Love ’em or hate ’em, student evaluations of teaching (SETs) are here to stay. Parts <a href="https://www.teachingprofessor.com/free-article/its-time-to-discuss-student-evaluations-bias-with-our-students-seriously/" target="_blank"...
To: My Students
From: Your Professor
Subject: Studying for Finals
The end of the semester is rarely pretty. You’re tired; I’m tired. You’ve got a zillion things to get done—ditto for me. You’ve also got grades hanging in the balance to be decided by how you perform on the final exam. The pressure is on, and it’s not just this course. It’s all of them.
I’d like to offer some advice on how to prepare for these last tests. Am I hearing groans? But the suggestions I want to offer are evidence based and have repeatedly been shown to improve performance on exams. In other words, they work! And there’s more good news. Most of what the research recommends isn’t all that hard to implement.
I know you’ve got your own ways of studying. You’ve used them for years. They work for you. But maybe some other approaches work better. You’ll never know if you don’t try them.
Start with a game plan. Think about sports and how there’s a game plan based on what a team needs to do to beat the next opponent. The same applies to a game plan for studying. What do you need to review? What don’t you understand? What’s mixed up in your mind?
Be realistic. There’s one week before the exam. How much time can you devote to studying—not how much you’d like to—but what’s reasonable? Then make a schedule of those practice sessions, and yes they should be thought of as practice sessions.
Prepare across several days. Teams don’t lounge around and then have one marathon practice the day before the game. But that’s exactly the approach some students take. They cram and jam a bunch of course content into their heads in the hours before the exam, hurry to the test, and hope a lot of it doesn’t leak out on the way. Cramming is a short-term fix. It only works if the test questions ask for definitions and details you can memorize. When you have to apply the content or demonstrate that you understand what concepts mean, then cramming is pretty much a bust. For every kind of exam, studying for shorter periods of time across several days works better—no arguments unless you’ve tried it.
Don’t just go over, get into. Research consistently shows that just going over your notes or rereading what you’ve highlighted in the text isn’t the best strategy. I know—I can hear your objections. It may feel like it’s working. When you keep rereading something, it starts to look familiar, and that can make you think you know it. However, just because you know where the words are on the page or you remember the specific class when a concept was discussed doesn’t mean you understand what they mean. The better strategy is to get into your notes; don’t just recopy them; deal with them. Do you understand what you’ve written? If not, is there material in the text you can consult? Can you talk with someone in the class? And don’t forget, you can always come see me during office hours. I will re-explain what you’re finding unclear or confusing.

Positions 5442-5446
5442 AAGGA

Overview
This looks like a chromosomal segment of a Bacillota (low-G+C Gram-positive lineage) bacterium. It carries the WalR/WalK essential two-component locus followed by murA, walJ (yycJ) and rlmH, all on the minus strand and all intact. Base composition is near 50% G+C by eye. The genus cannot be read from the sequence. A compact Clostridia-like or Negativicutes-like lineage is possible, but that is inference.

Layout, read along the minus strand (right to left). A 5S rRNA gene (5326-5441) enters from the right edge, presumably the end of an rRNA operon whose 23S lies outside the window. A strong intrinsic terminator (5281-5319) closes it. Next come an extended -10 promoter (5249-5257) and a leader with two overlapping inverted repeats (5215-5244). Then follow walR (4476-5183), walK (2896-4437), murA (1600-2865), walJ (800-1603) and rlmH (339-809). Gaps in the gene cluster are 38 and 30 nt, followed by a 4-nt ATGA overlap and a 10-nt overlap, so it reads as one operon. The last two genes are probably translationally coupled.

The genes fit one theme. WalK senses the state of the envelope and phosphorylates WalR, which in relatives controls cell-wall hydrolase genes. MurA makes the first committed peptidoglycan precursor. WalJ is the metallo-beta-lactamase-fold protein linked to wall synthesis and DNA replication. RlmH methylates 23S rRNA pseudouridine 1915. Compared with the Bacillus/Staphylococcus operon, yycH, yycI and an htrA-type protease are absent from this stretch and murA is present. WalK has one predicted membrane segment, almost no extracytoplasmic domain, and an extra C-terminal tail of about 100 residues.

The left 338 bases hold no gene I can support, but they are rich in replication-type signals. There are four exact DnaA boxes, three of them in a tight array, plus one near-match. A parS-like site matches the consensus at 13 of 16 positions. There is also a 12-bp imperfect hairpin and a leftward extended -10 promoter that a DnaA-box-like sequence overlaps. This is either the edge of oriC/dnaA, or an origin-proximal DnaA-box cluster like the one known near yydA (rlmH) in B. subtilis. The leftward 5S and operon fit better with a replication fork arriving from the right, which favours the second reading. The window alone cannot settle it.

Test yourself. This strategy is more work, but it’s more effective than getting fixated on answers. Think about questions. Look at a set of notes, and ask yourself what the test question might be on that material. Write down your question, and develop a strong response. During your next study session, write out your answer again, only this time without the aid of your notes or the text. Students are better at predicting exam questions than they think they are. How many tests have we had in this course? You know the kinds of questions I ask. What’s going to be on the exam? Questions! Make them part of your study time.
Mix it up. The content on the exam doesn’t come to you in the order it was presented in class or covered in the text. It’s mixed up, and that’s how you ought to study it. Jump around in your notes and the text. Do different kinds of problems during every study session.
Believe in yourself. Your brain is plenty big enough to handle any question I might toss at you. You’ve just got to get the information stored in a place where you can retrieve it. Build connections between the new material and what you already know. Short-term memory is like a sponge—once it gets full, it drips. If you truly understand something, it’s much less likely to leak out.
I’m not going to wish you good luck because doing well on exams isn’t a matter of luck. It’s the result of using good study strategies. So, breathe deeply, and set yourself about the task of preparing.